Mori Point

Beginning Date


Completion Date



An elevated wooden deck trail was constructed to maintain visitor access while protecting wetlands and providing safe passage for wildlife at Mori Point

Located along the rugged coastal bluffs of Pacifica, Mori Point is home to 110 spectacular acres of coastal scrub, grassland, and riparian habitats, sweeping seaside panoramas, and abundant spring wildflower displays. The site is also a refuge for threatened California red-legged frogs and the most endangered land reptile in North America—the San Francisco garter snake.

California red-legged frog and San Francisco garter snake

A history of intensive recreation had taken a heavy toll on Mori Point prior to the National Park Service acquiring the site in 2004. A large network of informal trails crisscrossing the hillsides had eroded its soils and changed the natural flow of water into the wetlands below. Invasive plant species had permeated important grassland and wetland habitats.

In 2007, the Golden Gate National Parks Conservancy teamed up with the National Park Service to repair this past damage, restore critical habitat, and improve the overall trail system and the experiences of park visitors.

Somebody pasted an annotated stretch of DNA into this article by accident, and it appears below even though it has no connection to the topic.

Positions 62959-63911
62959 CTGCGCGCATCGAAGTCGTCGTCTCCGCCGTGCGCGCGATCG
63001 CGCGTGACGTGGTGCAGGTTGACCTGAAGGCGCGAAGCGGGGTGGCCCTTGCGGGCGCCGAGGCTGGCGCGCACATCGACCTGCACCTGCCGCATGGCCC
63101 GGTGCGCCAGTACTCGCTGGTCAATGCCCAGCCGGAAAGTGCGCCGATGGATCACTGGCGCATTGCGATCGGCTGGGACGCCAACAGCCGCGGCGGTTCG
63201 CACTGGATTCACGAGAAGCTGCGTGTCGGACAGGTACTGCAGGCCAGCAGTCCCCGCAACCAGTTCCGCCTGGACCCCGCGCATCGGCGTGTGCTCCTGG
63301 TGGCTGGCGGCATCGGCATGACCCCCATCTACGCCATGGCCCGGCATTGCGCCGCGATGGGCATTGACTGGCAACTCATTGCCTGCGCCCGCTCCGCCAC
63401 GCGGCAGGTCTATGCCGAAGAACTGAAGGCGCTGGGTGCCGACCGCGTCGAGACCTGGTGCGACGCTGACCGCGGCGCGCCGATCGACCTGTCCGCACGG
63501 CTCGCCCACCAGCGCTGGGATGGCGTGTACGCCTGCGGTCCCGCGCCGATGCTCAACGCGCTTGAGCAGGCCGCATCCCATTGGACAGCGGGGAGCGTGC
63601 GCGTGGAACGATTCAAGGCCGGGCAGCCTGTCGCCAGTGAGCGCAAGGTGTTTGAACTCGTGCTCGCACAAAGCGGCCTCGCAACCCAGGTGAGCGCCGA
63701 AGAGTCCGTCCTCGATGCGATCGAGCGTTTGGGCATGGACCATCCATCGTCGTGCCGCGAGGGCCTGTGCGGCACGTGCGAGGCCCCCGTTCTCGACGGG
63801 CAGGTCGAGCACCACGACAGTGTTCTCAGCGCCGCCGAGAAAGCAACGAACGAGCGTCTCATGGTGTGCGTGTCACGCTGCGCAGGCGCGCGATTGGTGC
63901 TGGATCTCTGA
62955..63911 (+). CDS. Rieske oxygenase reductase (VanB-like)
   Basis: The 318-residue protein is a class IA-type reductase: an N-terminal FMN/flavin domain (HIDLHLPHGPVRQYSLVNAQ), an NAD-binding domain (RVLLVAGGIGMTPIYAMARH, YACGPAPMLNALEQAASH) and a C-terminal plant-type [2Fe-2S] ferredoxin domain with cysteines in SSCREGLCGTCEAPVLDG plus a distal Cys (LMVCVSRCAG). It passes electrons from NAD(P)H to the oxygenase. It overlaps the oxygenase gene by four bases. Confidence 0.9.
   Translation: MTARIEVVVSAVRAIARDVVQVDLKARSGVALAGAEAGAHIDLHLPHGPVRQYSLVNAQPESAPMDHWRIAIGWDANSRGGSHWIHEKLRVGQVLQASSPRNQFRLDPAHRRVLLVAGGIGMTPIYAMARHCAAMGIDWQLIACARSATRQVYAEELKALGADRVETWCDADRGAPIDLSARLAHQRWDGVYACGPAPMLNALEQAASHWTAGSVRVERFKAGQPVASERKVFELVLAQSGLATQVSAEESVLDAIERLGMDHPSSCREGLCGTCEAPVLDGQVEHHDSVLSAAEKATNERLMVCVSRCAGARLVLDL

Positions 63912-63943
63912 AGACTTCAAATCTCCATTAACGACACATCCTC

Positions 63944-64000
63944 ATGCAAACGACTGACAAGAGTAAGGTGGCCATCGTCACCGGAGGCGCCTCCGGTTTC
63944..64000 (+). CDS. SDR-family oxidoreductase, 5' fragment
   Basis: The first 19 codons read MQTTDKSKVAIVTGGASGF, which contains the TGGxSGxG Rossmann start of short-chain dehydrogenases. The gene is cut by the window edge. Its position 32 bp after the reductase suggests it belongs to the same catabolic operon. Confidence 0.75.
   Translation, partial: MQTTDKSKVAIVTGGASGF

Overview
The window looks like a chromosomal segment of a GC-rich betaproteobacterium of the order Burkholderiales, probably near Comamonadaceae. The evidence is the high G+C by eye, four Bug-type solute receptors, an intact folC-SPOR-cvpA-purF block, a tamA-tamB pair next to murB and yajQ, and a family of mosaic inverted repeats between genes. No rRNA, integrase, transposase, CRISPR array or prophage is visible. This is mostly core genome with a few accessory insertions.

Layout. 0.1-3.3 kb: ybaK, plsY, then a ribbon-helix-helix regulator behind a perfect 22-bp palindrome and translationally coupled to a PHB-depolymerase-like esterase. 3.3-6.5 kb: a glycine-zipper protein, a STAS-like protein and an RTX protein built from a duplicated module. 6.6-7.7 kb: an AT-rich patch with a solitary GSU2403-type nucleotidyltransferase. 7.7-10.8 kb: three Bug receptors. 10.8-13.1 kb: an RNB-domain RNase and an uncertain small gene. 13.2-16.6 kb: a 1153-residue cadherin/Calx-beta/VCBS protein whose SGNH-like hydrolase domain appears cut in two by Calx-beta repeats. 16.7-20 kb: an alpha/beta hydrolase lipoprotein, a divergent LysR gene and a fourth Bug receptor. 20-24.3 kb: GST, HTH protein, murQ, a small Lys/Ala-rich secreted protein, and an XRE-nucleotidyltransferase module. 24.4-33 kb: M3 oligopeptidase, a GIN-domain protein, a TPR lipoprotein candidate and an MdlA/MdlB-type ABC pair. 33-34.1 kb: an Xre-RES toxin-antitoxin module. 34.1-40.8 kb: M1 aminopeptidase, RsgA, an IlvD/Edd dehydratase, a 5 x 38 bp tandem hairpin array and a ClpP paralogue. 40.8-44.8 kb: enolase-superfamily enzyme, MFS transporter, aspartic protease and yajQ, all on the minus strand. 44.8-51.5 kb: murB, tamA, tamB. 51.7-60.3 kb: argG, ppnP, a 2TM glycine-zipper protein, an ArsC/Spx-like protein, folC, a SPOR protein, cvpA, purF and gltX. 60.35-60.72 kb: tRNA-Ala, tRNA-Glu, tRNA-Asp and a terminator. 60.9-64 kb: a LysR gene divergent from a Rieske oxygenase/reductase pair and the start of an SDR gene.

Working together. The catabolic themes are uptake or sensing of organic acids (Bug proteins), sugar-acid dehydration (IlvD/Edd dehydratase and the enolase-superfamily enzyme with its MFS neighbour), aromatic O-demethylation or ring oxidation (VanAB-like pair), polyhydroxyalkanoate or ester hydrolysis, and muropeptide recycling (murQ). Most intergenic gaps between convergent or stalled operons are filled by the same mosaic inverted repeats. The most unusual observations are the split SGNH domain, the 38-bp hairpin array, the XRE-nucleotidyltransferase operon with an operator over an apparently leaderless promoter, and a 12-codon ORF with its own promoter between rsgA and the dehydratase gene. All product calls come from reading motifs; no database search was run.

Project Highlights

  • Restored 33 acres of wetland, grassland, and coastal scrub habitat, including four new ponds to provide breeding habitat for California red-legged frogs and foraging grounds for the San Francisco garter snake
  • Built an elevated trail to maintain visitor access while ensuring that wildlife can safely travel from low ponds and wetlands to uphill grasslands
  • Constructed decks and a viewing platform with benches for wildlife watching
  • Created a more sustainable trail network, including an accessible loop and a key missing link of the California Coastal Trail
  • Installed new directional and interpretive signage throughout the site
Frog pond before and after photo from Mori Point

Continued Care

Although the initial restoration is complete, the Conservancy’s Park Stewardship Program continues to engage thousands of students and community volunteers in Mori Point’s long-term care and protection.

Each year they plant thousands of native wetland and upland plants and remove countless invasive plants, monitor endangered species, and continue the restoration of this spectacular landscape. Learn more about how you can join the effort to restore Mori Point.

oung volunteers on top of a pile of invasive ice plant pulled from Mori Point



In addition to donations from thousands of individual community members, restoration at Mori Point has received support from the following:

  • Gordon and Betty Moore Foundation
  • S. D. Bechtel, Jr. Foundation 
  • Silicon Valley Community Foundation
  • Disney Worldwide Conservation Fund
  • Oracle
  • California State Coastal Conservancy
  • California State Parks OHV grants program
  • National Fish and Wildlife Foundation, Nature Restoration Trust
  • National Park Service Challenge Cost Share Program
  • Federal Transportation Funds
  • American Recovery and Reinvestment Act

Project Status


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